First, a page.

Issues of loyalty are at the core of Horselords. Personal loyalty is incredibly important to Tuigan culture; the novel opens with a demonstration of the bond between Yamun and his closest friend, and then we see that bond break over the course of the novel as they’re estranged by jealousy and ambition. As an ambassador to the Tuigan, Koja remains loyal to his homeland of Khazari even after being made Yamun’s personal scribe, but finds himself in an ethical quandary when the Tuigan invade his country. It’s a good theme which affords plenty of room for character development over the course of the novel.
Koja is the thinly-disguised fantasy equivalent of a Buddhist monk from Tibet, marooned amongst a horde of barbarous nomad warriors. He makes an excellent foil for his Tuigan hosts: he’s timid where they’re fearless, pacifistic where they’re belligerent, cultured where they’re savage, and intellectual where they’re intuitive. We watch him gradually comes to appreciate some aspects of their culture, while they eventually accept him for who he is, but he never becomes fully comfortable with it.
He’s a good viewpoint character, but I would have appreciated more focus on Koja having to deal with the ramifications of his actions, where he’s often complicit to some degree in Yamun’s crimes. He’s aware of it, and it’s mentioned that he feels guilty about it, but it never gets the sort of focus that would make you feel he’s particularly torn up inside. And I wouldn’t have minded more details of Koja’s backstory, but that’s more of a “nice to have” than a requirement — like I said, it’s ultimately not about him.
Yamun Khahan, the Genghis Khan analogue, is a character who’s difficult to classify. He’s smart but not infallible, powerful but not invincible, charismatic but not universally loved, and confident without being foolish. He could easily have been a flat “barbarian warlord”-style character; instead, he keeps subverting Koja’s (and the reader’s) expectations that just because he’s illiterate and unwashed, he must be simple. I like that Yamun is an exemplar of a hero from a culture with a very different set of values. He’s gluttonous, prideful, lustful, and often cruel — but those same qualities which horrify Koja (and the reader) are everyday behaviour by Tuigan standards, just as they’re confused by Koja’s squeamishness and physical weakness. It’s his unshakeable force of will that makes him a hero by Tuigan standards, which is impressive and frightening in equal measure. It’s the first successful use of cultural relativism in the Realms novels thus far.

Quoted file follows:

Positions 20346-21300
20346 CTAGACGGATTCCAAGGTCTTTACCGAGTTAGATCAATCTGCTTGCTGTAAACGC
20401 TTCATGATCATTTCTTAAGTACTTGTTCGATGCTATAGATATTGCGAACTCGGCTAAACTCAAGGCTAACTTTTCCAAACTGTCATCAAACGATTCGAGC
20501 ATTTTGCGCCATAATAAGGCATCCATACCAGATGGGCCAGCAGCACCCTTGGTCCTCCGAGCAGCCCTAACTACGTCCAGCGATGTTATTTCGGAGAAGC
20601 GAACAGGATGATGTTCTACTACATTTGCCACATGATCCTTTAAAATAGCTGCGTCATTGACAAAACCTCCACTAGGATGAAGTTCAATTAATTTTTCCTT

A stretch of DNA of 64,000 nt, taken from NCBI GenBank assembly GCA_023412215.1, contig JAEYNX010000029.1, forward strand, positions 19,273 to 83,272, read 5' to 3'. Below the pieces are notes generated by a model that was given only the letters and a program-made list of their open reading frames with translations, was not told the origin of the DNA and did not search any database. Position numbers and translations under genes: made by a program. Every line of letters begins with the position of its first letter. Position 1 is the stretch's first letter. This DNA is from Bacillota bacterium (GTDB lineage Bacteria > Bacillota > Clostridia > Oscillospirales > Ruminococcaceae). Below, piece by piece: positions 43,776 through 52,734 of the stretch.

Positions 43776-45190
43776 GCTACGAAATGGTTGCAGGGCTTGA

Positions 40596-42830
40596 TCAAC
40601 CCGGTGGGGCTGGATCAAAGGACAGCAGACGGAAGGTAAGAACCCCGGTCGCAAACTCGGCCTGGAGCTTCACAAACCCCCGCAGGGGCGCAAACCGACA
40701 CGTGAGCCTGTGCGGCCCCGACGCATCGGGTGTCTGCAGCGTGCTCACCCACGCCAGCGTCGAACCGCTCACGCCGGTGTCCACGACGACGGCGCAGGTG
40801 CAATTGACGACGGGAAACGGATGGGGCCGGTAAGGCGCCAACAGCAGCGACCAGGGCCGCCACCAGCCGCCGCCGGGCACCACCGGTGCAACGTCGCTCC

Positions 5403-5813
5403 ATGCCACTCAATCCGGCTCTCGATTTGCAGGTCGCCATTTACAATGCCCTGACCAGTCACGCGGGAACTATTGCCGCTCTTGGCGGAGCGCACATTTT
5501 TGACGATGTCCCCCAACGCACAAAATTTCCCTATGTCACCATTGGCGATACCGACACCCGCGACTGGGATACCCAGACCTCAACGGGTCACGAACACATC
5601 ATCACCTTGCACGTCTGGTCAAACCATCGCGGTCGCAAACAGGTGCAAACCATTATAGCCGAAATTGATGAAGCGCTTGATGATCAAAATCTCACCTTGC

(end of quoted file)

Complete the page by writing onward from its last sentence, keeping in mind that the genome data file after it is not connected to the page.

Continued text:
Eke Bayalun, Yamun’s villainous stepmother and wife (it’s a long story), is an interesting character. She’s an ambitious woman in a strictly patriarchal society, scheming to assume power by pulling the strings behind the powerful men because there’s no other method of advancement open to her. And it doesn’t hurt that she hates Yamun for killing his father. (Man, what a messed-up family.) Instead of being just another “evil stepmother” archetype, she ends up being fairly complex — the leader of her own faction in Tuigan society which Yamun has to placate and step carefully around to hold his alliance together, so the war between them is carried on through intermediaries. Her cat’s-paw Chanar is probably the flattest character here, a none-too-bright general who’s always alternately raging or sulking at one perceived slight or another.
Quite good, all things considered. I never encountered any passages which were bad enough to break my immersion and make me think “I really wish an editor had had time to give this another pass,” as I have with some of the previous books. Cook crams each scene full of details both large and small which sell the reader on the people and events he’s describing.
Dust, churned up by thousands of horses, settled into everything. To Koja it seemed that his robes crackled with the stuff. Dust coated his scalp, which now bristled and itched with a stubby growth of hair; it caked on his eyelids and lined his throat. The hot afternoon sun raised tiny drops of sweat that ran like mud down his arms.
Little details like that last sentence there make me very pleased with a writer.
This book was a pleasant surprise. The setting is rich and meticulously described, the cast of characters is well-executed and largely stereotype-free, and the plot is a very far cry from your usual heroic fantasy quest. It was a serviceably entertaining novel, all told, and by my not-terribly-high standards for Forgotten Realms novels, that would easily be enough to earn it an A.
Unfortunately, like the previous book, I’m going to have to dock it slightly in my estimation for its wholesale lifting of real-world cultures — not just the fantasy Mongols, but also fantasy Tibetans and Chinese, without the slightest effort made to disguise or remix the source material. I understand that it might not have been the author’s fault, since the whole “fantasy counterpart cultures” thing was established in the tabletop game’s setting material a couple years before this book came out, but I still find it frustrating and immersion-killing. I can only imagine how much better this book, and the Forgotten Realms setting as a whole, could have been if they’d done less copying and more imagining.